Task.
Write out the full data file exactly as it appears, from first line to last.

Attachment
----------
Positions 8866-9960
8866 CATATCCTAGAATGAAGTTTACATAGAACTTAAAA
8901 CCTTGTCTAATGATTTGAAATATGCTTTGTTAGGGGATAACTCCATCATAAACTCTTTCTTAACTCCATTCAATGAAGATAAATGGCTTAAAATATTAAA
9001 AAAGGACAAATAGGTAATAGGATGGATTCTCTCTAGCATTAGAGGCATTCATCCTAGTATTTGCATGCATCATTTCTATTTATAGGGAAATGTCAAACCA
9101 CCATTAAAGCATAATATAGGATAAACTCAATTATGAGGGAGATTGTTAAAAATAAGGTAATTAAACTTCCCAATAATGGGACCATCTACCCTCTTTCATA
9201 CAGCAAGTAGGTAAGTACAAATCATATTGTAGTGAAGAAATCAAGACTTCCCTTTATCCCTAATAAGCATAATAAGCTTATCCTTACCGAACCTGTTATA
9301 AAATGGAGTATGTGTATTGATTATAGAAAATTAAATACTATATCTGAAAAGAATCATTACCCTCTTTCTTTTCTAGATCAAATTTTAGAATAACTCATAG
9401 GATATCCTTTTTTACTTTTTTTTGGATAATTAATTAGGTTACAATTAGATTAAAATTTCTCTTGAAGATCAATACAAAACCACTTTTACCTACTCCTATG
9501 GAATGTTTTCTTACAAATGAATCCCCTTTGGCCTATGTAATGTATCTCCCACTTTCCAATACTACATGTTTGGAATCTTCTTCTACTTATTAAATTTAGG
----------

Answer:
Positions 8866-9960
8866 CATATCCTAGAATGAAGTTTACATAGAACTTAAAA
8901 CCTTGTCTAATGATTTGAAATATGCTTTGTTAGGGGATAACTCCATCATAAACTCTTTCTTAACTCCATTCAATGAAGATAAATGGCTTAAAATATTAAA
9001 AAAGGACAAATAGGTAATAGGATGGATTCTCTCTAGCATTAGAGGCATTCATCCTAGTATTTGCATGCATCATTTCTATTTATAGGGAAATGTCAAACCA
9101 CCATTAAAGCATAATATAGGATAAACTCAATTATGAGGGAGATTGTTAAAAATAAGGTAATTAAACTTCCCAATAATGGGACCATCTACCCTCTTTCATA
9201 CAGCAAGTAGGTAAGTACAAATCATATTGTAGTGAAGAAATCAAGACTTCCCTTTATCCCTAATAAGCATAATAAGCTTATCCTTACCGAACCTGTTATA
9301 AAATGGAGTATGTGTATTGATTATAGAAAATTAAATACTATATCTGAAAAGAATCATTACCCTCTTTCTTTTCTAGATCAAATTTTAGAATAACTCATAG
9401 GATATCCTTTTTTACTTTTTTTTGGATAATTAATTAGGTTACAATTAGATTAAAATTTCTCTTGAAGATCAATACAAAACCACTTTTACCTACTCCTATG
9501 GAATGTTTTCTTACAAATGAATCCCCTTTGGCCTATGTAATGTATCTCCCACTTTCCAATACTACATGTTTGGAATCTTCTTCTACTTATTAAATTTAGG